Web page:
Laptop security

Imagine that tomorrow you wake up to find out a virus has infected your laptop and all your files have vanished. Your family photos, your spreadsheet of online passwords (a major security faux pas) and that report you need for a meeting later today — all gone.

Scratch that.

What if a burglar broke in and stole your laptop (as well as a few other parting gifts)? All those valuable documents and the costly investment of the computer itself are now in the hands of a criminal. Was your laptop even password-protected? If not, the thief could use your information to access your bank accounts, open new accounts in your name and even use your business documents to commit fraud.

So how can you protect yourself and your company from such threats?

Take proactive steps to secure your investment and personal and business information with these seven laptop security tips:

1.) Password-protect it

A strong password is your computer’s first line of defense against unauthorized access. So what makes a password strong? Length is key; passwords should be a minimum of eight characters long and contain a variety of letters, numbers and special characters — so long as you don’t use “$” to stand for “s” or “!”in place of an “i,” as password crackers now take such replacements into account.

Never use your name, username, company name, pet’s name, or birthday as your password — these are commonly used and easily guessed. Having trouble thinking of something unique? Try an acronym of your favorite song or movie title.

2.) Put up a firewall

A firewall is a piece of software or hardware that protects against unauthorized access of your computer — including hackers, viruses and worms. Routers have built-in firewalls, but for security against in-network threats, you should also ensure that your computer’s firewall is turned on. Find system-specific firewall instructions here.

3.) Install anti-everything

Anti-virus, anti-malware, anti-spyware, and ad blocking software will help protect your computer from cybersecurity threats such as malware, worms, Trojan horses and hackers. Many anti-virus packages include malware and spyware protection, but ad blocker is typically downloaded separately. Ad blocking software is important because it defends against malvertising (fake malware-infested online advertisements) that may infect your computer.

4.) Update often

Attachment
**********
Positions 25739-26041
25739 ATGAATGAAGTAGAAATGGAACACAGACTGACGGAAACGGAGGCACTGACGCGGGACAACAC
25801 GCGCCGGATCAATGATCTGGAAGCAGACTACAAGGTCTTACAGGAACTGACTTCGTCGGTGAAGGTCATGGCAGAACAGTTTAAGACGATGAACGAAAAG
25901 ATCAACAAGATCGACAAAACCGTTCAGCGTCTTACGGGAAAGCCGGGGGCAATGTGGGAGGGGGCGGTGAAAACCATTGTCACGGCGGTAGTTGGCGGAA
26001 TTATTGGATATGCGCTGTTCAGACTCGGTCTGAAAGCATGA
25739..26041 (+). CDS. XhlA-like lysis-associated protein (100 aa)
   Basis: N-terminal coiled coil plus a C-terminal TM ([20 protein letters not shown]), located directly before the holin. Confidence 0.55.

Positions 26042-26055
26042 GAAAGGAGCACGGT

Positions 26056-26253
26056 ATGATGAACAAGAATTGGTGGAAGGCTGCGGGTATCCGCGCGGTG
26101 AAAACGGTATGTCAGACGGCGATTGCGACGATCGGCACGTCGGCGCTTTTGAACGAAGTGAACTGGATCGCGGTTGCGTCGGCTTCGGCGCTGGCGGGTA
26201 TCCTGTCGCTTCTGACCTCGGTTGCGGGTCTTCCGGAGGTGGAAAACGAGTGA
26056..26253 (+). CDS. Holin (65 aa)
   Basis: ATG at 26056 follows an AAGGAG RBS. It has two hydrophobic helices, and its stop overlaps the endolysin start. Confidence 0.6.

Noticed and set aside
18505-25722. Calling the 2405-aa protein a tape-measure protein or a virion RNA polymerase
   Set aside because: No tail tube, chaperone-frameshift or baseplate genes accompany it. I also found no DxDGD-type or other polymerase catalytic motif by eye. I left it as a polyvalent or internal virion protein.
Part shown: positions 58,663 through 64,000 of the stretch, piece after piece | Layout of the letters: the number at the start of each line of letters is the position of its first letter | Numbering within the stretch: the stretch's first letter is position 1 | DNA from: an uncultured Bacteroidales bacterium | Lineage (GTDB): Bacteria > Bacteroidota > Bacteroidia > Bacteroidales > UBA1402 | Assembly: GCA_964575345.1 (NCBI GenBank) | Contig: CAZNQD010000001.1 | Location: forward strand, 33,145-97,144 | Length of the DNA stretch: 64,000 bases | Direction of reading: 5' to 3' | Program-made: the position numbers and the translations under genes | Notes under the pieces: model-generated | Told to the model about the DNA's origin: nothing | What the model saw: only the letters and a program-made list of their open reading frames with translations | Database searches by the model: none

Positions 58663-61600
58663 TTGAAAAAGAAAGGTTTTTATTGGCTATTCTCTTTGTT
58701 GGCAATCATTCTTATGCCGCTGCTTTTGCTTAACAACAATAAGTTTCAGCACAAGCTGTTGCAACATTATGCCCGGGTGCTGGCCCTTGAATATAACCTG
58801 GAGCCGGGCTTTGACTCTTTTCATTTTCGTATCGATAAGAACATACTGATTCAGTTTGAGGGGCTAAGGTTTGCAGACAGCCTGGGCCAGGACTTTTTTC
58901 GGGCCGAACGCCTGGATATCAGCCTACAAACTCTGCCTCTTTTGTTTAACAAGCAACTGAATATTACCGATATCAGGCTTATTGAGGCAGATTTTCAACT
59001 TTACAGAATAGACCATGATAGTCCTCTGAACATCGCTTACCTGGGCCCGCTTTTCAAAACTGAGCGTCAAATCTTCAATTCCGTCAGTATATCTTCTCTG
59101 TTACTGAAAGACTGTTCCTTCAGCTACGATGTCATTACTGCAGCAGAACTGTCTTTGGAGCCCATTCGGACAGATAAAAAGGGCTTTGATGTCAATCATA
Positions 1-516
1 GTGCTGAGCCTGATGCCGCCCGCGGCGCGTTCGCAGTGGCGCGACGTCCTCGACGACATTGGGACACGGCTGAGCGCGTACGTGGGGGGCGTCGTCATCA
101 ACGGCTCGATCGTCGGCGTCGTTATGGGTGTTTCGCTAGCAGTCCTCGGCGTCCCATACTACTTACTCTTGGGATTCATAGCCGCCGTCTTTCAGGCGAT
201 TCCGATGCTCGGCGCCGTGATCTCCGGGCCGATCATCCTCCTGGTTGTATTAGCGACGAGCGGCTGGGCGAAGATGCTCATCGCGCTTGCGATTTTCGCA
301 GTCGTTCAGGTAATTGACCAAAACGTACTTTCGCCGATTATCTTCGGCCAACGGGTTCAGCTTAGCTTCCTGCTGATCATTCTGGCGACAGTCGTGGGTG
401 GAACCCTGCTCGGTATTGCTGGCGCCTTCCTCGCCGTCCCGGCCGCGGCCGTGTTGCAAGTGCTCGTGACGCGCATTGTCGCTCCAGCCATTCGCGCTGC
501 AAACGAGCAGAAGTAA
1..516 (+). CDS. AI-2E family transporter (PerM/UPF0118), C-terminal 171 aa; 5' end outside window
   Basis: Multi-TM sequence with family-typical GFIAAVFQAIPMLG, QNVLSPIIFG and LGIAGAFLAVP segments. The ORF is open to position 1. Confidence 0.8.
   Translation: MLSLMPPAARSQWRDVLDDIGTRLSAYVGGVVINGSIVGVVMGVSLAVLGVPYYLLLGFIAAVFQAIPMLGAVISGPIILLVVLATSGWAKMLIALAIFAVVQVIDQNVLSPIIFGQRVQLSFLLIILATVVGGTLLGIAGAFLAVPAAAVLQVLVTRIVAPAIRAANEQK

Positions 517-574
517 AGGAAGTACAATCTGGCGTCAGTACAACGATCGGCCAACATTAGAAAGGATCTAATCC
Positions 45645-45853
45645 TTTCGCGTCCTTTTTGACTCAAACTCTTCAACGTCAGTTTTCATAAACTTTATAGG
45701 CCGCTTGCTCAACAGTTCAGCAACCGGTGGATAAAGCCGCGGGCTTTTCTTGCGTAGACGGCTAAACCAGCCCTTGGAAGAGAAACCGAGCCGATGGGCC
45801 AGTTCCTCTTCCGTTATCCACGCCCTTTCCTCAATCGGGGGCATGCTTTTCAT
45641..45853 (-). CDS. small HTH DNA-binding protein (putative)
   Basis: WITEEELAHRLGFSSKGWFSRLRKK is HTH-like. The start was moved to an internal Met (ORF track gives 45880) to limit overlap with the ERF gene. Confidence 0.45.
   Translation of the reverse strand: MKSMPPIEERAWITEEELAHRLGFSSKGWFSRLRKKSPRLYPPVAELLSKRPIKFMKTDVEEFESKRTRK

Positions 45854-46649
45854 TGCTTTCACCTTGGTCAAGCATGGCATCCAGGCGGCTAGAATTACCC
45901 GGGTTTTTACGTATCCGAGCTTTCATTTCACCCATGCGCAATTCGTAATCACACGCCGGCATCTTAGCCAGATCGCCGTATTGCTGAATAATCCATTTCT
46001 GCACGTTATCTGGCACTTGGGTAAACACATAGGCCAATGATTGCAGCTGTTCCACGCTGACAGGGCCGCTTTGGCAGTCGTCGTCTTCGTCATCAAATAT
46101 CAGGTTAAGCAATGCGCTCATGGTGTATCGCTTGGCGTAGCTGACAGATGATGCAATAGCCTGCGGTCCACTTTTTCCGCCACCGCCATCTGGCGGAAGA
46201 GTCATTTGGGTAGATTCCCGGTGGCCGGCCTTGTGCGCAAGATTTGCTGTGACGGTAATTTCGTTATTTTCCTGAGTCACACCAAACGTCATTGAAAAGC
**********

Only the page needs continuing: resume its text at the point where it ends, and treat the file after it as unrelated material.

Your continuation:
Now that your virus protection is installed, you must maintain it (as well as everything else on your computer). Check for software updates frequently; most systems will alert you as updates become available. Updates are important for every type of software or application, as some updates are used to remedy a previously unknown cybersecurity threat. Learn more about software updates here.

5.) Avoid public Wi-Fi

Public Wi-Fi is one of the biggest laptop security threats. Unsecure public Wi-Fi hotspots allow hackers to spy on your activities, access your information and even modify or delete files. This is especially concerning if you use online banking or access personal accounts on public Wi-Fi hotspots. Never connect to public Wi-Fi and make sure your home and business Internet connection is password-protected.

6.) Invest in physical security

According to Kensington, a laptop is stolen every 53 seconds in the U.S. Keep it physically secure by never leaving your computer unattended in public, even just for a minute. Laptops can easily be snatched even in high traffic areas like the library.

But what is the most dangerous place to leave your laptop unattended? In the car — in 2011, almost 25 percent of laptop thefts came from motor vehicles. Thieves will relentlessly scope out parking lots looking for valuables and are experts at identifying hidden goods.

Want to really lock down your device? Consider purchasing a low-cost laptop security cable. Be sure you choose a strong, stable structure to bolt your device to.

7.) Back it up

While all these laptop security tips will help keep your information secure, nothing is truly full-proof. Make sure important documents are backed up on a USB external hard drive in case something does go wrong. You can find system-specific backup instructions here.

The hard drive should then be securely stored in a fireproof safe. Because fireproof safes alone do not offer enough heat protection for digital files, you should put the drive in a UL-rated fireproof lock box and then in the safe.

Don’t take these tips for granted; well-implemented laptop security policies have reduced laptop theft by as much as 85 percent. Start securing your investment and your identity today.